Genetic Programming Applications in Solving Engineering Problems

Genetic Programming Applications in Solving Engineering Problems

DOI: 10.4018/978-1-5225-6005-0.ch006


This chapter explains how to use genetic programming to solve various kinds of problems in different engineering fields. Here, three applications, each of which relevant to a distinct engineering field, are explained. First, the chapter starts with the GP application in mechanical engineering. The application analyzes the use of GP in modelling impact toughness of welded joint components. The experimental results of impact toughness represent the input data to build GP models of each welded joint component individually. The second part of the chapter shows how two recent versions of GPdotNET can be satisfactorily used for a binary classification-prediction problem in civil engineering. This application puts forward a new classification-forecasting model, namely binary GP for teleconnection studies between oceanic and heavily local hydrologic variables. Finally, the third application demonstrates how GP could be applied to solve a time series forecasting problem in the field of electrical engineering.
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Application 1: The Application Of Genetic Programming In Modelling Impact Toughness Of Welded Joint Components

Introduction to Impact Toughness Testing

Bend testing with impact force effect on notched specimens can provide an explanation of the behavior of materials under obstructed strain, i.e. the spatial stress state. Determination of work needed for fracture under specified test conditions is commonly used for the current quality control and homogeneity of the material, as well as its processing. This testing procedure can determine the tendency to brittle fracture or a tendency towards increased brittleness during exploitation (Viehring, 2002). The impact energy experimental results obtained by testing the general structural steel S235 JG were used for the application of genetic programming in modeling impact toughness of welded joint components. V-notched specimens were tested at different temperatures on instrumented Charpy pendulum. This examination enabled separation of the total impact energy on the components, crack initiation energy and crack propagation energy. The experimental results of impact toughness represent the input data for the development of mathematical models of each welded joint component. Mathematical models of impact toughness were built using genetic programming, GP. Statistical analysis and comparison for GP models with the correspondent regression models was performed. Mathematical models obtained using GP provide a good basis for a quality and reliable planning of experimental research, with the aim of obtaining the relevant data in the entire process of determining fracture mechanics parameters (Hrnjica, 2014).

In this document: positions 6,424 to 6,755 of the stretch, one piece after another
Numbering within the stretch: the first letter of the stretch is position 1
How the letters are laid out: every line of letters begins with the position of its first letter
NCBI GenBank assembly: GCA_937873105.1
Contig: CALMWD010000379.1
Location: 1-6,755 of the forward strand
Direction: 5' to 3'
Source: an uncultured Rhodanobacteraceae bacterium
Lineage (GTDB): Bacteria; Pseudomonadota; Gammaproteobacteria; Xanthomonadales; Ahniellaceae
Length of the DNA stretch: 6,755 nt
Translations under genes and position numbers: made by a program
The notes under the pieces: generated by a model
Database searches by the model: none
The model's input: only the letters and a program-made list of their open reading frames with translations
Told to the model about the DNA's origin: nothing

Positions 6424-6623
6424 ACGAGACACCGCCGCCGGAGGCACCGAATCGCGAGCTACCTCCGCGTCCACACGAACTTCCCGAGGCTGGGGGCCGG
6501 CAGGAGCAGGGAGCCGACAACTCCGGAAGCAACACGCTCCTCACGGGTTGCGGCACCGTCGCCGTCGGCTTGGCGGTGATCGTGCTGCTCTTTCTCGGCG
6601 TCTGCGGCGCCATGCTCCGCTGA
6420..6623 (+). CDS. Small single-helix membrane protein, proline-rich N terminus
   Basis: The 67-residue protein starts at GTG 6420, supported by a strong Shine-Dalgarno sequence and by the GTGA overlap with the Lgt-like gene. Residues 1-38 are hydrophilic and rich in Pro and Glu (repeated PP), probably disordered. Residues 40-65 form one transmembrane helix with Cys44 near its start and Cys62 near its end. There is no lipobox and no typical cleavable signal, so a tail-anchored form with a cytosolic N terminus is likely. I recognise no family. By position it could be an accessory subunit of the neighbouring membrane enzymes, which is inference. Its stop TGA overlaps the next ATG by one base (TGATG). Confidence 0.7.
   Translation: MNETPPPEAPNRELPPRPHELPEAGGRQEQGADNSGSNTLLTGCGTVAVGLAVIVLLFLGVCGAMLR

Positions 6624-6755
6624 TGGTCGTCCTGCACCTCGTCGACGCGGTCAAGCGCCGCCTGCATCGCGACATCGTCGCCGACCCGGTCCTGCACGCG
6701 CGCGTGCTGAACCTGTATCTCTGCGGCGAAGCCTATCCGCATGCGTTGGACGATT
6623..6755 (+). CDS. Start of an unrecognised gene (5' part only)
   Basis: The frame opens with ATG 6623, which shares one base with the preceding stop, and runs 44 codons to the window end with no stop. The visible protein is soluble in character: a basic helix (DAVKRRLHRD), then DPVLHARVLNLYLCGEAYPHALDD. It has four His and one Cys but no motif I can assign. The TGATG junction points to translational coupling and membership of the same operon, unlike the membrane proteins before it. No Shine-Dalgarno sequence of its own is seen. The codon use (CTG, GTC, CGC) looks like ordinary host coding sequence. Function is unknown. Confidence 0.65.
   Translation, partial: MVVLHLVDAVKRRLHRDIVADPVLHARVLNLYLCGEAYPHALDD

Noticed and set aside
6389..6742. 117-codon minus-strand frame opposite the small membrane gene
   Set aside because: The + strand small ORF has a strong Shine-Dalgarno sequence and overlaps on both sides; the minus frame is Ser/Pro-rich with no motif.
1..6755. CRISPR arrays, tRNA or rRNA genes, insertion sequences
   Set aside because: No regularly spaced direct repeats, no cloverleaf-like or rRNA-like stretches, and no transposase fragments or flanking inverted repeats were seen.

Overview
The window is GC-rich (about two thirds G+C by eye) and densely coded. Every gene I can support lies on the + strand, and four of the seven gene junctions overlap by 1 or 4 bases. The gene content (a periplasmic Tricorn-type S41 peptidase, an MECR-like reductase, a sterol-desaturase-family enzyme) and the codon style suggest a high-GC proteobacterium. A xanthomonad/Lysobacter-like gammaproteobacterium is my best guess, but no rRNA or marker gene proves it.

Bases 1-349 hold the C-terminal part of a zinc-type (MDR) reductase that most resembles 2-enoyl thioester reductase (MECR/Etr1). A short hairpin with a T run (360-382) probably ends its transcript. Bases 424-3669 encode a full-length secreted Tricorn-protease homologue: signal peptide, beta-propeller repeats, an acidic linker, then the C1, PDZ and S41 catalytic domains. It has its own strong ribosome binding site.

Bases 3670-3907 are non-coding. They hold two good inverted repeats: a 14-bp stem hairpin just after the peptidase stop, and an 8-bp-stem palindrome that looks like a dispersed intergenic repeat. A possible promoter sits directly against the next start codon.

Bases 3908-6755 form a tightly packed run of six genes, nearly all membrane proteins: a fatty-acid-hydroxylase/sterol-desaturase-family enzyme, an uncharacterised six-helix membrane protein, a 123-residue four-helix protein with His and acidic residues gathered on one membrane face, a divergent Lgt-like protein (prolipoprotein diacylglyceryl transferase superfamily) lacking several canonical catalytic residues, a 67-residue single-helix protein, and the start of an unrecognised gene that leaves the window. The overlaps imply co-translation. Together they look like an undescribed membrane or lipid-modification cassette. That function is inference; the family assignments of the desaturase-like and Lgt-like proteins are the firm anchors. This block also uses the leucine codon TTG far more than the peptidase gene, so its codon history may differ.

Impact testing of specimens of the base material (BM), weld metal (WM) and the heat affected zone (HAZ), was performed according to standard EN 10045-1 (EN-10045-1:1990, 1990) and ASTM E23-02 (ASTM-Standard-E23, 2002), on specimens whose geometry and layout are given in Figure 1, in order to determine the overall impact energy.

Figure 1.

Specimen for Charpy impact testing


During bend impact loading, fracture energy is defined as an integral value. Such defined fracture energy does not allow the separation of the material resistance from the initiation and crack growth. In order to achieve this, impact force and time need to be recorded continuously during the testing, which is enabled with the instrumentation of the pendulum. Scheme of the modern instrumented pendulum is given in Figure 2.

Figure 2.